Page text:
As reported in our Budget statement in October 2018, since the abolishment of Industrial Buildings Allowances and Agricultural Buildings Allowances, there has been a gap in the Capital Allowances system for the cost of buildings and structures, with tax relief only being given on plant and machinery that forms part of the integral feature of a building, and no relief for the cost of acquiring or constructing a building. The Chancellor announced in the October 2018 Budget that he will be addressing this gap by introducing the Structures and Buildings Allowance, which will be available for all contracts to build commercial buildings, entered into from 29 October 2018, and will be available for businesses chargeable to Income Tax and Corporation Tax.
The government has today issued a draft secondary consultation, for comment. The consultation closes on 24 April 2019 with a response to the consultation comments to be published in May 2019.
To recap, the relief will be available if a business has constructed the asset itself, or if it has purchased it ready built from a developer. The value of any land acquired will not be eligible for the relief, and special provisions will apply to lease transactions.
The relief will see a flat 2% of the cost of construction or renovation as a deduction against trading profits over a 50-year period. The relief is also transferrable to future owners of structures that qualified at the time of construction, and no “balancing charge” will apply on a future sale of the asset. Further provisions would apply, though, in relation to the demolition rather than the sale of a building.
Charter Tax will be happy to work with you to review proposed acquisitions, constructions, or leases of commercial buildings or structures to see if your transactions will qualify for the relief.
Corporate Tax Losses
As we reported in Autumn 2018, from 1 April 2020, corporate capital losses will be restricted in broadly the same way as trading losses. Capital or income losses of up to £5m will remain unrestricted but above that amount, companies will only be able to use 50% relief for brought forward losses in a given year. The majority of small and medium business are unlikely to be affected by this change, but larger companies may see their tax bills rise as a result. The government will now launch a consultation on the impact of this change and consider if the rules need to be revised as a result.
A “call for evidence” has been made on how to improve the VAT Partial Exemption regime and the Capital Goods Scheme, with the aim of reducing the complexities in the schemes that business can experience.
Making Tax Digital
The government has reconfirmed its commitment to the “MTD” legislation that comes into force on 1 April 2019. Under MTD, all VAT registered businesses (with turnover over £85,000) will need to keep their accounting records digitally and file their VAT returns through their software. HMRC have stated that they will take a light touch approach when raising penalties for non-compliance in the first year. It has however, confirmed that the government will not roll this scheme out to any other taxes until after 31 December 2020.
Avoidance, evasion and non-compliance
No Chancellor’s statement would be complete without some mention of non-compliance and how the Government are continually tackling this in all its forms, and the Spring Statement was no exception. Also some limited targeted anti-avoidance legislation has been proposed.
Two documents were published as part of the Spring Statement documents, the Treasury’s strategy towards offshore non-compliance “No Safe Havens 2019”, and the joint report from HMRC and HM Treasury on tackling non-compliance.
The second of these reports includes a report required by Finance Act 2019. The requirement was for a report to be produced within six months of Finance Act 2019 to assess the effectiveness of tax avoidance provisions introduced by FA 2019. The perhaps unsurprising conclusion of this part of the report is that no one knows whether the measures have been effective because, for the most part, they only take effect from 6 April 2019!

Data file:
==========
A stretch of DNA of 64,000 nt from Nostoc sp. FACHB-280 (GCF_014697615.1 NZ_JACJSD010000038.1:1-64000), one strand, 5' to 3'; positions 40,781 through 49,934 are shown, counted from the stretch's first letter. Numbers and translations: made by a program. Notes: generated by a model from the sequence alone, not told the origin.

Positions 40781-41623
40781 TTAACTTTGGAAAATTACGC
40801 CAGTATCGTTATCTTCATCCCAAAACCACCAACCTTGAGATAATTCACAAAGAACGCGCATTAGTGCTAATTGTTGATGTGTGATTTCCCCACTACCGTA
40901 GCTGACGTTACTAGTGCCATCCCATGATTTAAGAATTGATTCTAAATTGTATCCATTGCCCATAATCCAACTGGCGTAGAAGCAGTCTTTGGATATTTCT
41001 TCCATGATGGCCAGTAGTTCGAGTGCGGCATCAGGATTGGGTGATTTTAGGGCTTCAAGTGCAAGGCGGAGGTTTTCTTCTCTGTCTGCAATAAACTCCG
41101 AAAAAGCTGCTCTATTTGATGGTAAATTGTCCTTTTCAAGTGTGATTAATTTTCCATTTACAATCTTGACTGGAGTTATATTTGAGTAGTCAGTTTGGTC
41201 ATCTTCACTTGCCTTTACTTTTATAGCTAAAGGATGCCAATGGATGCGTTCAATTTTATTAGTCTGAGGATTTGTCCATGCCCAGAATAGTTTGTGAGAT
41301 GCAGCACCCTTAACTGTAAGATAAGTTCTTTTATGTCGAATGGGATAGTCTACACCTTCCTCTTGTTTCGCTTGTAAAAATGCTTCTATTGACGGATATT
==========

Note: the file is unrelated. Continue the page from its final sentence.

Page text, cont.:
Taken together, the reports reinforce HMRC’s and the Treasury’s commitment to tackling non-compliance in all its forms, and has numerous statements indicating all of the ways that HMRC will help its “customers” pay the right tax and penalise those who are determined to pay less than what they owe.
While helpful in understanding HMRC’s strategy, the reports do not ultimately highlight any significant change in strategy for HMRC or powers available to HMRC in tackling non-compliance. Rather the reports seem to be more like a performance review, with examples of excellent work over the past 19 years, and commitments to strive ever harder in the coming years.
What is clear is that this focus on non-compliance (and in particular offshore non-compliance) will continue, and HMRC now feel that they are on the front foot because of the level of information now being supplied to them through the Common Reporting Standard.
And the message, as ever, is the same – that it is best for taxpayers to come to HMRC voluntarily, before they come to the taxpayer.
Digital Services Tax
The consultation to ensure that large, established, digital services companies are taxed on an equal footing ended on 28 February 2019. The Chancellor confirms that this will be reviewed and changes will be proposed as a result but at present, the government are planning to introduce legislation for a 2% tax for search engines, social media platforms and online marketplaces, based on their turnover derived from users in the UK from April 2020.
The information provided by Charter Tax Consulting Limited is general in nature and does not constitute specific tax advice. Professional advice should be sought before deciding on a course of action, or refraining from a certain action, arising from the above information and we will be happy to assist in providing such advice.
Tax legislation changes regularly and the information contained herein is provided based on legislation as at 13 March 2019.
Taxation planning concerns the application of complex statute and case law to future events. Accordingly, however expert the opinion given, it is always possible that the Courts will take a different view of the application of the law.
We undertake to apply reasonable care and skill in the provision of advice. We do not guarantee that tax planning steps will in all circumstances achieve a certain legal effect.